Pablo Solon was lead presenter of the case addressing Climate Change and False Solutions.  “Climate Change represents systemic violations to the Rights of Nature.  Key responsible parties are governments, transnational corporations, the UN system, and the capitalist system.  Presenters requested the Tribunal to go deep into the analysis.  Extractive industries of oil, gas and coal don’t want to leave fossil fuels in the ground. It is not a problem of emission cuts, it is MUCH bigger.  It is a problem of extraction and this issue is not even being discussed here [at the UN COP.]  For us it is key to discuss the structural causes of climate change.  It is not only about emission cuts, it is about patterns of consumption, patterns of production, and the logic of capital.  Why all the economies want to grow and grow forever, even beyond the limits of the earth systems? That is not needed for humanity but that is needed for capital.  Capital that does not grow, that does not get more profit, is capital that is displaced from the market.  If we are not able to move away from this logic of capital, we are not going to be able to address climate change. That is why for us, in order to preserve the Rights of Mother Earth we need to clearly address these four key factors.”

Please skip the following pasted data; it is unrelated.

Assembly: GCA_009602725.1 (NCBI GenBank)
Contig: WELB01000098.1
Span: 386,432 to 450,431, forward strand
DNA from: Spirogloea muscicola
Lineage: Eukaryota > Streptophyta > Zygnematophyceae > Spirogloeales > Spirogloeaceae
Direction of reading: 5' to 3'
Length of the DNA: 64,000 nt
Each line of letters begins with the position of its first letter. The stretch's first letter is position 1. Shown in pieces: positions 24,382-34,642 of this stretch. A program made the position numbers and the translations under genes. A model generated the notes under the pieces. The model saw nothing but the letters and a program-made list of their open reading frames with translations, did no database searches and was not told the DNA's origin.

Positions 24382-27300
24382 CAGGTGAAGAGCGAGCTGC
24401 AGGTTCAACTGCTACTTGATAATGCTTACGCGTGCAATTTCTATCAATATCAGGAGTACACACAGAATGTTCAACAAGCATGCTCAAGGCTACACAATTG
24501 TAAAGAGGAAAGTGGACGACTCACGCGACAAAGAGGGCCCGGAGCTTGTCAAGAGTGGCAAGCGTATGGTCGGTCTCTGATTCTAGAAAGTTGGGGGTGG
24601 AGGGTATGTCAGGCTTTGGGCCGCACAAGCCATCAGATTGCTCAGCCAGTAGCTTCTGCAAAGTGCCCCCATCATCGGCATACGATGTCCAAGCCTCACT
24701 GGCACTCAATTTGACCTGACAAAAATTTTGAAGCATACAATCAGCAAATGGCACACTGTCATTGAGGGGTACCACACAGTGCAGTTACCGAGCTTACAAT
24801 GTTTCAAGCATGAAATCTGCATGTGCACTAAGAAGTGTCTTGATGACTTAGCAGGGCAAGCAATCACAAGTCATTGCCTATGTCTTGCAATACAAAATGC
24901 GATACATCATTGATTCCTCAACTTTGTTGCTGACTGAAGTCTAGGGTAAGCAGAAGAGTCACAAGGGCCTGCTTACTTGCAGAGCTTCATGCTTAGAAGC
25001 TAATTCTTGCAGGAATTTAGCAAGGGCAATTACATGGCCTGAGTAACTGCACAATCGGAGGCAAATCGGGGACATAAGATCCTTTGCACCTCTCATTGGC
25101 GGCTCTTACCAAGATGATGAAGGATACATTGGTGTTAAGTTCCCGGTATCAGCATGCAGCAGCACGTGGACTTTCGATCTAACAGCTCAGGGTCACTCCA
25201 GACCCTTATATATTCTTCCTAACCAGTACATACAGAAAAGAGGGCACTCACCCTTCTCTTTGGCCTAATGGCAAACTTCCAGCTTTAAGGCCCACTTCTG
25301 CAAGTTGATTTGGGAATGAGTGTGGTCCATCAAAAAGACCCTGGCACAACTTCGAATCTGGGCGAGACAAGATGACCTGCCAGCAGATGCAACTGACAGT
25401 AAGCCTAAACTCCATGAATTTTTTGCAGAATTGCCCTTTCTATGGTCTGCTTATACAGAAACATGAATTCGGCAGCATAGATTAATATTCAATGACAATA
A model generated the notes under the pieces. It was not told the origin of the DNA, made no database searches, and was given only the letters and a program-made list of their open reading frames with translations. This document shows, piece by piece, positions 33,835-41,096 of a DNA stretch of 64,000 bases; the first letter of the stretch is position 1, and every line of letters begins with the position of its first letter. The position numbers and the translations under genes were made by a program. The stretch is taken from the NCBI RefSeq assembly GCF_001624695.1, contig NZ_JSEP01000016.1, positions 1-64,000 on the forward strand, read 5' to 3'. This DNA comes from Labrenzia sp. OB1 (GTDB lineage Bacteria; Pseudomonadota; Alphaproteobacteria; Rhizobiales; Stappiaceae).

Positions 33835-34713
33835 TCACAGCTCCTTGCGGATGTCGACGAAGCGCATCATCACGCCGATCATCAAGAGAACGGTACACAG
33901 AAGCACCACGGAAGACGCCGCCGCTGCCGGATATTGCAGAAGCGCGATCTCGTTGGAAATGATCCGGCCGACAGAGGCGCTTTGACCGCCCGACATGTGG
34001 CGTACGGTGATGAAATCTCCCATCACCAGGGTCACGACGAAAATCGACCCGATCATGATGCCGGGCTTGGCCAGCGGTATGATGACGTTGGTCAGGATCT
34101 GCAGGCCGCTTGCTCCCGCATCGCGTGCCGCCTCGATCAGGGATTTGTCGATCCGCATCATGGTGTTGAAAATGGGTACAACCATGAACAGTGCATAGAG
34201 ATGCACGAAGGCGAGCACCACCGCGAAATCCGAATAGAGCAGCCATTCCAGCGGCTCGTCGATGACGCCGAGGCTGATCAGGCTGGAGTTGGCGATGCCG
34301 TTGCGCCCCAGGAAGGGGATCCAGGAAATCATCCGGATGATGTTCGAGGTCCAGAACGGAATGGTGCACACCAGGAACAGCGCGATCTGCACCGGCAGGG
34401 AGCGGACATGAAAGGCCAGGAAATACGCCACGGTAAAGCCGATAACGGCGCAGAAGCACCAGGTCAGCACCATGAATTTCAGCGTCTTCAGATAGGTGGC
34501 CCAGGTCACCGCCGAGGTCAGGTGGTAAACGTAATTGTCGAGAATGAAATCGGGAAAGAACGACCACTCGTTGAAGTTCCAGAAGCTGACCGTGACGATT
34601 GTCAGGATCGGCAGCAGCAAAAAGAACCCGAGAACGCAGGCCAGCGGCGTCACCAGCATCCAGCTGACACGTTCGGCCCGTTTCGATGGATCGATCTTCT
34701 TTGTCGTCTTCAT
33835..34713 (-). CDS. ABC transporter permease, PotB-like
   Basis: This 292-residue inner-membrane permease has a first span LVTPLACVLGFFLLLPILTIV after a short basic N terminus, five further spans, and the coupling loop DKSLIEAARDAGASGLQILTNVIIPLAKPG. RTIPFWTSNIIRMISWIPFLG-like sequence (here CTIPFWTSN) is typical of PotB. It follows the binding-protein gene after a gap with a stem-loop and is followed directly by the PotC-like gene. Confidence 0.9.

Tom Goldtooth served as judge to hear the case of REDD and Forests to determine whether REDD and REDD type projects violate the Rights of Mother Earth. “We heard from experts that REDD [Reducing Emissions from Deforestation and Forest Degradation] is a global initiate to create a financial value for the carbon stored in forests to compensate governments and companies or owners of forests in developing countries, not to cut  the carbon rich forests or to reduce the rate of deforestation and forest degradation as a market mechanism to avoid greenhouse gas emissions.  REDD+ expands REDD to develop methods of for carbon sequestration … in developing countries.